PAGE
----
Aug. 28--A total rewrite of Jacksonville's mass transit system took the Jacksonville Transportation Authority just a minute to approve at its Thursday board meeting.
Now the agency has 94 days to reshape its bus system, bus stops, signs, driver uniforms and customer service system in the biggest revamp since the 1980s.
The JTA approved the redesign of 30 fixed bus routes to make them faster, more direct and better tailored to the people they serve. For instance, the redesigned bus routes will operate with specified intervals (15, 30, and 60 minutes) at more consistently spaced bus stops. There will be more frequent service in areas that need it, with fewer route-slowing detours through downtown. Bus service mostly would be directed away from neighborhood roads and onto major streets.
Even the bus driver uniforms will be changed while the buses themselves will adopt a more uniform color scheme.
Before the vote, City Councilman Johnny Gaffney, the council liaison with the JTA board, said the route expansion is "absolutely wonderful," and has been embraced by the community. Bus rider Marvin Edwards was equally pleased.
"We will finally be getting a transportation system to take care of people all over the 800 square miles of Jacksonville," he said.
Board chairwoman Donna Harper called it "a courageous plan" after the unanimous approval, while board member Edward Burr said the changes set to be made on Monday, Dec. 1 are "sorely needed."
"It will be a new JTA and a new way," Burr said. "It is monumental what will be happening in the future."
The "Route Optimization" initiative began 20 months ago with a community survey, bus route studies, public meetings and discussions with area businesses. JTA Director of Strategic Planning Brad Thoburn said JTA heard constant public complaints that the bus system needs to be "cleaned up," that trips take too long with too much time between buses.
"Too often we are forcing people to go downtown to get to where they want to go," he said. "Transfers are inconvenient. And in many cases, access to our system is often limited and there is always more desire to reach more entertainment centers. ... (Jacksonville's) workforce is not a 9-to-5 workforce, but our system sort of works that way."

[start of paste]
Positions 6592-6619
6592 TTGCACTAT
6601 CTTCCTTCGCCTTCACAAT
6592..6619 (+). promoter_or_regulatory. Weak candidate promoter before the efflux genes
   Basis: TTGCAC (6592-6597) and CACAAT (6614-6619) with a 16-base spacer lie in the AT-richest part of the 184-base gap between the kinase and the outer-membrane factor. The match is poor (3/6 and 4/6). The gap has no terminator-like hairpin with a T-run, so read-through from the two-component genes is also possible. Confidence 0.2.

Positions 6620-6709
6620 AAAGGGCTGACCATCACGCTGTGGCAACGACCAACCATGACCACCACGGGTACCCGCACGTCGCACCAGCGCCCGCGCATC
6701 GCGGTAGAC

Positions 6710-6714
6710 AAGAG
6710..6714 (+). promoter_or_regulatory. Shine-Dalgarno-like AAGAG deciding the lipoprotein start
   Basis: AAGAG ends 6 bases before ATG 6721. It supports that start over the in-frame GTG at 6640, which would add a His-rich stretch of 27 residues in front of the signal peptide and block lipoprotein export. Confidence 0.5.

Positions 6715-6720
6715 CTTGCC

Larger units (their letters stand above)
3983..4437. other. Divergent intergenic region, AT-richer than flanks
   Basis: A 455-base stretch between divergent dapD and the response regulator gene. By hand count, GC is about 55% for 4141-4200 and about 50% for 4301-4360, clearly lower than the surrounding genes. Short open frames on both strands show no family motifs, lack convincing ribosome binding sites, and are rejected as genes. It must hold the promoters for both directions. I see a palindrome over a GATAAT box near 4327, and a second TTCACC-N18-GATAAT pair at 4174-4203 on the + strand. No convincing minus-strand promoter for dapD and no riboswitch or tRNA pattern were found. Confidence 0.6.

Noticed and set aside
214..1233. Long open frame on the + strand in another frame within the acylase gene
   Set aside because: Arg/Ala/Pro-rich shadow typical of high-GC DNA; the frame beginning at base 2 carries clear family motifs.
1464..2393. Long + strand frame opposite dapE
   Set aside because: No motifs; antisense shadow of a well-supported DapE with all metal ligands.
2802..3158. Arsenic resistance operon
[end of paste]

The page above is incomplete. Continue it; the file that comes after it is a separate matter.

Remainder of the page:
To increase ridership that has stagnated at about 40,000 passenger trips a day and to reflect 30 years of change in the city, the new system will have 10 "high-frequency routes" with 15 minutes between bus arrivals. Twenty other "frequent" routes will have bus arrivals every 30 minutes at each stop. No current routes have 15-minute spacing now, and only two have 30-minute spacing.
Bus stops would be evenly spaced every eighth mile instead of every block, and every bus route will be renamed with a simpler numbering system. Covered new bus stop signs would be installed before Dec. 1, then uncovered when the changes are made.
Thoburn said 22 routes would run after 11 p.m. vs. the current 11, and 16 others would run after midnight instead of the current three. Routes would be coordinated with the same bus so riders wouldn't have to transfer. There would also be more weekend service. The efficiencies are supposed to save money.
"There are savings that can be achieved by cleaning up redundant services, eliminating the interim service and better allocating resources," Thoburn said.
Changes would be made to the customer service department to educate riders on the changes, including the addition of more part-time staff. Public school officials and volunteer groups also would be educated on the changes.
Another JTA initiative: a real-time passenger information system. It will allow passengers to check where buses are via their smartphones, laptops or a specific telephone number posted at each stop.
Dan Scanlan: (904) 359-4549
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